Counting Our Blessings

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Prayer is not a miracle. It is a tool, man’s paintbrush in the art of life. Prayer is man’s weapon to defend himself in the struggle of life. It is a reality. A fact of life. (Rabbi Avrohom Chaim Feuer)

The eighteenth blessing begins: We gratefully thank You, for it is You Who is our Hashem and the Hashem of our forefathers for all eternity; Rock of our lives, Shield of our salvation, are You from generation to generation. We shall thank you and relate Your praise – for our lives, which are committed to Your power and for our souls that are entrusted to You; for Your miracles that are with us every day…

We thank Hashem for giving us the Avot, Avraham Yitzchak and Yaakov, the founding fathers of the Jewish Nation. It is due to the Avot, through their spiritual investigations and explorations, that we have the ability to connect to Hashem. In his fundamental work, Ruach Chaim on Pirkei Avot, Rabbi Chaim of Volozhin explains that the “spiritual DNA” of every Jew is inherited from our forefather Avraham. It is because Avraham invested his entire being into identifying Hashem and determining the optimal way to serve HHim that we can aspire to the most elevated and sublime connection to Hashem.

Our blessing continues, “We shall thank you and relate Your praise”. For what, exactly, are we thanking Hashem? Although it is possible to understand that we are thanking Him for granting us everything that we have just asked for in the Amidah, that would be somewhat presumptuous. It implies a sense of entitlement. As if we are thanking Hashem in advance because we assume that we will receive it. But that is not accurate at all. We all of us ask Hashem over and over again to grant us our heartfelt desires seemingly with little success. Rather, we are thanking Hashem for being the only Entity in our existence who has the power and the ability to give us what we long for. For that alone we must acknowledge and give thanks to Hashem. If we actually receive what we have asked for that is certainly a reason to rejoice. But that is not what determines our obligation to thank Him.

We then thank Hashem for “miracles that are with us every day”. Not necessarily the obvious life-changing miracles that occur rarely in a person’s life. But, rather, the myriad miracles that happen to each person so frequently that they are often ignored. Occurrences that are looked at as being so “natural” that we overlook their Source. Someone once approached the Chazon Ish and complained bitterly about the dire state of his finances. The man told the Chazon Ish, “I need a miracle, but our Sages teach (Pesachim 50b) “Lav kol yoma mitrachesh nissa – miracles don’t happen every day.” The Chazon Ish corrected him, and said that the phrase that he was citing should be read as follows: “Lav – it isn’t so. Period! Kol yoma mitrachesh nissa – every day miracles occur!”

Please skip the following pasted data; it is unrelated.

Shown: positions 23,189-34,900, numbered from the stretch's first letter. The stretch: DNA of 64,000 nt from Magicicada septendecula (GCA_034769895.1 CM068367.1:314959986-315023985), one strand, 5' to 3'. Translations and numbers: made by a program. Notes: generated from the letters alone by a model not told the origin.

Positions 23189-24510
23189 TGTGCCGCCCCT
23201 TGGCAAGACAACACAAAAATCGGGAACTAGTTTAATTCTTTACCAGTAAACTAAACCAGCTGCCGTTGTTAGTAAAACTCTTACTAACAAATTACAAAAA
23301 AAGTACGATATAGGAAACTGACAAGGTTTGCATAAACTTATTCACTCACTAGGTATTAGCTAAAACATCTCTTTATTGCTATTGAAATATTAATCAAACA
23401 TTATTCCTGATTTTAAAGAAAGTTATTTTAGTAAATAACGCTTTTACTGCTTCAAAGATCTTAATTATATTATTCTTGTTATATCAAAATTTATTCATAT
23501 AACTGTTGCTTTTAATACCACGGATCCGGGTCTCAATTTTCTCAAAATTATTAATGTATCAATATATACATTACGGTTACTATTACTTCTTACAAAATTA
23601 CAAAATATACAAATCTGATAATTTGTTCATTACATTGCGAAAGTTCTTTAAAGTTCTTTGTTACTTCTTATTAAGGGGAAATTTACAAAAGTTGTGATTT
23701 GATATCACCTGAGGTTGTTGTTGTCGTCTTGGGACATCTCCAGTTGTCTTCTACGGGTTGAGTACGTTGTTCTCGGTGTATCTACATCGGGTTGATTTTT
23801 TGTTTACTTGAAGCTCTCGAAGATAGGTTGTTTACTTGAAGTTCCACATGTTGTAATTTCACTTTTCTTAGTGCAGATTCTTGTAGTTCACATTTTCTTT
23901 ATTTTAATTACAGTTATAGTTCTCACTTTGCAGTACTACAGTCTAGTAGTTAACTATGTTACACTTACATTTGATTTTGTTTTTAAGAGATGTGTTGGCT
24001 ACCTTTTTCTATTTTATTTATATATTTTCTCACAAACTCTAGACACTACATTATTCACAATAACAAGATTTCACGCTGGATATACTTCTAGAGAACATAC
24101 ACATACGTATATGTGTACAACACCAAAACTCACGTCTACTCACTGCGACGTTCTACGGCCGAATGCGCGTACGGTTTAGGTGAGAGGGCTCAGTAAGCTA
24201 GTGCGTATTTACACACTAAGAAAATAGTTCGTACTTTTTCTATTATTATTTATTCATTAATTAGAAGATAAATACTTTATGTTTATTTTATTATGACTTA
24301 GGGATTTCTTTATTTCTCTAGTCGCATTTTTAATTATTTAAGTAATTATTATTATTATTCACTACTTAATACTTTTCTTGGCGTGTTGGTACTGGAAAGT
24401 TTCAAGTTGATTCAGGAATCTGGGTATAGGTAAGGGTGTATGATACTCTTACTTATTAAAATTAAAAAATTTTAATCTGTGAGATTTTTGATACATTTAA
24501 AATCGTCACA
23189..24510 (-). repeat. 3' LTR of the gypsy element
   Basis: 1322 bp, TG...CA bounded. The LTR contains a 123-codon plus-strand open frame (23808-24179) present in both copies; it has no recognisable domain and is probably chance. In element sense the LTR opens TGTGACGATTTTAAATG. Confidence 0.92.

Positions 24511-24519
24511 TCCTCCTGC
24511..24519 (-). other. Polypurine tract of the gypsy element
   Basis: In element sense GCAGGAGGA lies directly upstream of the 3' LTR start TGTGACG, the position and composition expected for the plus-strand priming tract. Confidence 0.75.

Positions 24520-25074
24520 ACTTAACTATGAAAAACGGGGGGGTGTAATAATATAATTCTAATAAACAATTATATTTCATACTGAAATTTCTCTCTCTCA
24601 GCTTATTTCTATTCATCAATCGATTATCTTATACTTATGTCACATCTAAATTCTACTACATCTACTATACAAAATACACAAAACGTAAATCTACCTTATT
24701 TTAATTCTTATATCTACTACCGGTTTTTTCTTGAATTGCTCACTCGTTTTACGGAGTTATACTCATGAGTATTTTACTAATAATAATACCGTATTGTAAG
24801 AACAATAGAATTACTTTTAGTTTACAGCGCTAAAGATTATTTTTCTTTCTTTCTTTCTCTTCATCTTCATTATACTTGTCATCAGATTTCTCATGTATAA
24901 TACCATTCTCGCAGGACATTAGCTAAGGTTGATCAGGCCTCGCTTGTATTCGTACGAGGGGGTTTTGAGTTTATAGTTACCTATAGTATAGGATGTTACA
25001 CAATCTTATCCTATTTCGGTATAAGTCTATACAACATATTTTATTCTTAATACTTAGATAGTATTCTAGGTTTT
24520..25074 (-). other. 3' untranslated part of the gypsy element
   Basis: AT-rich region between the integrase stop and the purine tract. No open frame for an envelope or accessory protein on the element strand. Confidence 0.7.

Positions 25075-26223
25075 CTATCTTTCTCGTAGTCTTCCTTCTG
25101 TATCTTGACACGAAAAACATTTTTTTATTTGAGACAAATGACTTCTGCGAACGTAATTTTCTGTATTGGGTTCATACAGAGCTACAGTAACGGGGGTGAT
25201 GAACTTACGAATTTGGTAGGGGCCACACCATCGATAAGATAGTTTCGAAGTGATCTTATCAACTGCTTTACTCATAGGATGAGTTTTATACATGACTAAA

Rabbi Avrohom Chaim Feuer (Shemoneh Esrei) cites Rabbi Avaraham Dovid Lavut (1814-1890), the Chief Rabbi of Mykolaiv in the Ukraine and the author of several scholarly works, one of which is Sha’ar Hakollel on the siddur, which focuses on differing customs that can be found in prayer. Rabbi Lavut points out that all the various communities agree that there are eighty-six words in our blessing. The number eighty-six corresponds to the numerical value of one of Hashem’s main Names – Elohim. The Nameillustrates the concept that since Hashem is the creator of everything in the universe; everything in the universe is unified through Hashem. The Hebrew word for nature (with the definitive article) is hateva which also equals eighty-six. Thus, the word Elohim as a name of Hashem in the Torah, expresses that all the individual things in the world, that seem separate and autonomous, are all unified through the One Source. Including all the seemingly ordinary and regular things that happen throughout our lives. Our Sages teach (Niddah 31a), “One who experiences a miracle is not aware of it.” Therefore, we must thank Hashem for all the “mundane” miracles that occur on a daily basis – both those that affect each person and for those that affect the entire community. Perhaps that is why the very first word of our blessing – modim – is in the plural, meaning “we give thanks”.
In the immortal words of Rabbi Yaakov Emden (Siddur Beis Yaakov, Sulam Beit Keil):

“When we contemplate our situation in the history of the world, we realize that we are a nation exiled, like scattered sheep. After all the thousands of years of hardship that have befallen us, there is no nation as oppressed as ours. Our enemies are numerous. With hatred and jealousy, they have raised their heads to uproot and destroy us. Even so, they have been unable to fulfill their plans. The most powerful of nations have risen against us and long ago fallen, their memory forgotten like a passing shadow, but we who cling to Hashem survive today. Despite all the torments of our exile, we have not forsaken even one letter of the Written Torah, and the words of our Sages still stand strong. They have been impervious to the hand of time. What could the clever philosophers possibly say to explain this? That it is a coincidence?
By my life, I swear that this is a greater miracle than those that Hashem performed for our forefathers in Egypt, in the desert and in the Land of Israel. The longer the exile lasts, the more the miracle becomes obvious and Hashem’s Might is revealed. Everything that we undergo today was already foreseen by the Prophets, who bemoaned the terrible length of the exile long before it began. From all their words, not one has fallen aside. He who would dispute this, his words are like smoke and the passing clouds.”

To be continued…

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